A bit more about Time::Moment

In my previous blog post I mentioned the bottlenecks of DateTime and why I had to develop Time::Moment and it's underlying c library, c-dt.

In this blog post I'll talk a bit of the design decisions I made for Time::Moment.

Time::Moment supports a finite set of timestamps, the range is 0001-01-01T00:00:00Z to 9999-12-31T23:59:59Z with nanosecond precision regardless of architecture (32/64 bit) as long as the compiler provides support for 64 bit integers (I'm not aware of a architecture where it would be feasible to run Perl that doesn't provide a compiler which doesn't support 64 bit integers, cpan testers agree). Externally (the documented API) Time::Moment is constrained by 32 bit or the mantissa of NV (doubles) 53 bit. Time::Moment doesn't trust Storable and thus takes care of marshalling and unmarshalling the state when serializing/unserializing using Storable. Time::Moment guarantees a marshalled object on a Perl compiled 64 bit platform is unmarshalled correctly on a Perl compiled 32 bit platform and vice versa.

I'm a firm believer of standards and when it comes to timestamps, there is only one standard that is without legacy, it's ISO 8601. Time::Moment implements a subset of the ISO 8601:2004(E) standard. In my experience, when you mention ISO 8601, most developers think of RFC 3339, which is a superset of ISO 8601 and only accept one of the three calendar representations defined by ISO 8601.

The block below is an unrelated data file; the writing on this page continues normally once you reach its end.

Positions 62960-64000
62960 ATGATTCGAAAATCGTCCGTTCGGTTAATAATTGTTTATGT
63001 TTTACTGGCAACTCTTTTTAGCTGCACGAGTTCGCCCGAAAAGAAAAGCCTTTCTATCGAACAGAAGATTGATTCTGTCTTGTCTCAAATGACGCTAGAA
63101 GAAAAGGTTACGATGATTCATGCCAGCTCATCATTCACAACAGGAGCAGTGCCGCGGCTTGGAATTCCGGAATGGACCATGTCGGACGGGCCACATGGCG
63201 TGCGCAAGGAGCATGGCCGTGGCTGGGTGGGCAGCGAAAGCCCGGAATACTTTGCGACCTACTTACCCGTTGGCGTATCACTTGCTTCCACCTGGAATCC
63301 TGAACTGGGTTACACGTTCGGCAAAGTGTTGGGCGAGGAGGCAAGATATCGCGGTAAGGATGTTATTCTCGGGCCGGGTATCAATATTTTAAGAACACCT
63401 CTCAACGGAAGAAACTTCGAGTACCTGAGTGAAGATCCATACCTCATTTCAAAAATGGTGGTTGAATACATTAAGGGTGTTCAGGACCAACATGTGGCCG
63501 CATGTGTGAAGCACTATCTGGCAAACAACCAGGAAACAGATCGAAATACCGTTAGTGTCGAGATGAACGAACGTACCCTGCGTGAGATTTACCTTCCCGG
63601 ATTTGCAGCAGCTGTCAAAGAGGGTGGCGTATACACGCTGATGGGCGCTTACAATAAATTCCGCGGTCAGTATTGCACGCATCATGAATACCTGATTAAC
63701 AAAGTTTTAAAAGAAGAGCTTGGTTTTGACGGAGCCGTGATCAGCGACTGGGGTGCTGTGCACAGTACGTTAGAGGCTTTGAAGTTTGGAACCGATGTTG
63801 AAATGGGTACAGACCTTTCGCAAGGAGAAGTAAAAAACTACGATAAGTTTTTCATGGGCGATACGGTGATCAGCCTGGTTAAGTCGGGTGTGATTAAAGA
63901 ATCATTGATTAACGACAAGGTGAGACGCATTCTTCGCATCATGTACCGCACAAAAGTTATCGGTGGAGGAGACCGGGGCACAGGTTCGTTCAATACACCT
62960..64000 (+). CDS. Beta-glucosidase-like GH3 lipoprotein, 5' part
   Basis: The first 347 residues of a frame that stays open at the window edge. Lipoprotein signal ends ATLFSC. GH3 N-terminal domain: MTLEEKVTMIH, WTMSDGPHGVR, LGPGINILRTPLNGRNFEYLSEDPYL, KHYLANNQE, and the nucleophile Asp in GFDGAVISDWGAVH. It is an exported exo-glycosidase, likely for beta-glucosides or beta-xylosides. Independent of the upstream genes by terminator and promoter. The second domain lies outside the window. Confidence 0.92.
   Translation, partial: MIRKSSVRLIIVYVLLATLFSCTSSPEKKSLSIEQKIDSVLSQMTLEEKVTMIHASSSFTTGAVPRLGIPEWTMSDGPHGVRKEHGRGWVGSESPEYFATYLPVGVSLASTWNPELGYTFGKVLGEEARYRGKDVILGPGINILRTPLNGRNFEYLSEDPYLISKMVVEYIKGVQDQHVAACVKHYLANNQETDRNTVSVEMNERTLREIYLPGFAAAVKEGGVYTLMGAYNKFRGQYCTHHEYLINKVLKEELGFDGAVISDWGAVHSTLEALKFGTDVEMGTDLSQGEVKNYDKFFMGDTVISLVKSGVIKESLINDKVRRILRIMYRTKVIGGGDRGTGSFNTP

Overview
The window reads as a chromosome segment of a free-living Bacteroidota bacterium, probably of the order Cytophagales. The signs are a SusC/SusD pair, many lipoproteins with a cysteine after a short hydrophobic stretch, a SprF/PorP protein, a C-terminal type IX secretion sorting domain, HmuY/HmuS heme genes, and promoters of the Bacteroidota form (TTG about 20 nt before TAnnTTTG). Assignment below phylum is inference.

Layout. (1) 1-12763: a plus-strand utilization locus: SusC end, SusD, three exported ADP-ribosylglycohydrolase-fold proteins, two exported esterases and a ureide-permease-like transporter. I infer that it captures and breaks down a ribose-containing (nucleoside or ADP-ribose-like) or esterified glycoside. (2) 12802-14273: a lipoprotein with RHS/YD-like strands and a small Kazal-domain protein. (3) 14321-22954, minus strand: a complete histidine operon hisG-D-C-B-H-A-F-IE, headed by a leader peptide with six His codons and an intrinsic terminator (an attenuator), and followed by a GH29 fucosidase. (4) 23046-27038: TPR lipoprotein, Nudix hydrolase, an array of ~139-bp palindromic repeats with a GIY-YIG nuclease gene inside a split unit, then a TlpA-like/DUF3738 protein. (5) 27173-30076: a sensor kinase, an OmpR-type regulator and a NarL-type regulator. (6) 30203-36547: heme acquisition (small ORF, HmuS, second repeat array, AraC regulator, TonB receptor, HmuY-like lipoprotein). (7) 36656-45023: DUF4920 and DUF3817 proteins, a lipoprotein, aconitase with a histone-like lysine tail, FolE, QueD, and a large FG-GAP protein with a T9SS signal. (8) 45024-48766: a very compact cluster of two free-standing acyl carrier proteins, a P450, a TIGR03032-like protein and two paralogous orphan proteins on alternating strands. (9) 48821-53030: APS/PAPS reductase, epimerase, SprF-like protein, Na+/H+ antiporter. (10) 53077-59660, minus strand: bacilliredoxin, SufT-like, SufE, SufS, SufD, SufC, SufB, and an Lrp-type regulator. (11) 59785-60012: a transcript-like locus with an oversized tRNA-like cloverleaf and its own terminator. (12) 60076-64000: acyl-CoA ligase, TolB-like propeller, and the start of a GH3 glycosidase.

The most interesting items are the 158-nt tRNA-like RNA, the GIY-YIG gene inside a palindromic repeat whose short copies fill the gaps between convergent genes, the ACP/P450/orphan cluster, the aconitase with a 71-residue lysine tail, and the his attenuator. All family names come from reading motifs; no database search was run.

Time::Moment supports three different calendars in two different formats, as specified by ISO 8601:2004(E). If you haven't read the wikipedia article covering ISO 8601, I suggest you do it know=)

Time::Moment->from_string is capable of parsing the following compliant timestamps (ISO 8601:2004 4.3 Date and time of day)

Combinations of calendar date and time of day:

Basic format:

Extended format:

Combinations of ordinal date and time of day:

Basic format:

Extended format:

Combinations of week date and time of day:

Basic format:

Extended format:

For comparability reasons, Time::Moment stringifies to a Calendar date and time of day in extended format.

Because we (the common developers that need to deal with shitty implementations of ISO 8601 and RFC 3339) have to deal with real world implementations that purport to be in either ISO 8601 or RFC 3339 but in reality is neither, I had to implement a lenient mode in Time::Moment->from_string().


Why no overloading operators other than stringification and comparison? It would be easier to just add two scalars containing a references to a Time::Moment class than use plus_hours or one of those other methods.

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About Christian Hansen

user-pic I blog about Perl.